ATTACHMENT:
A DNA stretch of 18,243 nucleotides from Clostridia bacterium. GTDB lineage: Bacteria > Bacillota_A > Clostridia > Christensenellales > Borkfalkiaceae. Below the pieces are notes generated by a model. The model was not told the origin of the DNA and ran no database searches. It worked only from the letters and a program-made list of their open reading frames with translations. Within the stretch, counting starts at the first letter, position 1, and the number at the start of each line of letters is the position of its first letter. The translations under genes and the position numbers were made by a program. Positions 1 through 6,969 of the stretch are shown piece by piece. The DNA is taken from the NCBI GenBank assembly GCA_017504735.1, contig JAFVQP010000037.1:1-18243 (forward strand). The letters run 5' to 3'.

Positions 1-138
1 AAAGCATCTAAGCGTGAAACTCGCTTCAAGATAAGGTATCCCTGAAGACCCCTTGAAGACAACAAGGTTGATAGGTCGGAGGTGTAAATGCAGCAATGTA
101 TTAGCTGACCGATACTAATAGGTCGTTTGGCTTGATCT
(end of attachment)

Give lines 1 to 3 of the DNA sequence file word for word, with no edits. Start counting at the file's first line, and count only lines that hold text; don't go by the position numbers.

A DNA stretch of 18,243 nucleotides from Clostridia bacterium. GTDB lineage: Bacteria > Bacillota_A > Clostridia > Christensenellales > Borkfalkiaceae. Below the pieces are notes generated by a model. The model was not told the origin of the DNA and ran no database searches. It worked only from the letters and a program-made list of their open reading frames with translations. Within the stretch, counting starts at the first letter, position 1, and the number at the start of each line of letters is the position of its first letter. The translations under genes and the position numbers were made by a program. Positions 1 through 6,969 of the stretch are shown piece by piece. The DNA is taken from the NCBI GenBank assembly GCA_017504735.1, contig JAFVQP010000037.1:1-18243 (forward strand). The letters run 5' to 3'.

Positions 1-138
1 AAAGCATCTAAGCGTGAAACTCGCTTCAAGATAAGGTATCCCTGAAGACCCCTTGAAGACAACAAGGTTGATAGGTCGGAGGTGTAAATGCAGCAATGTA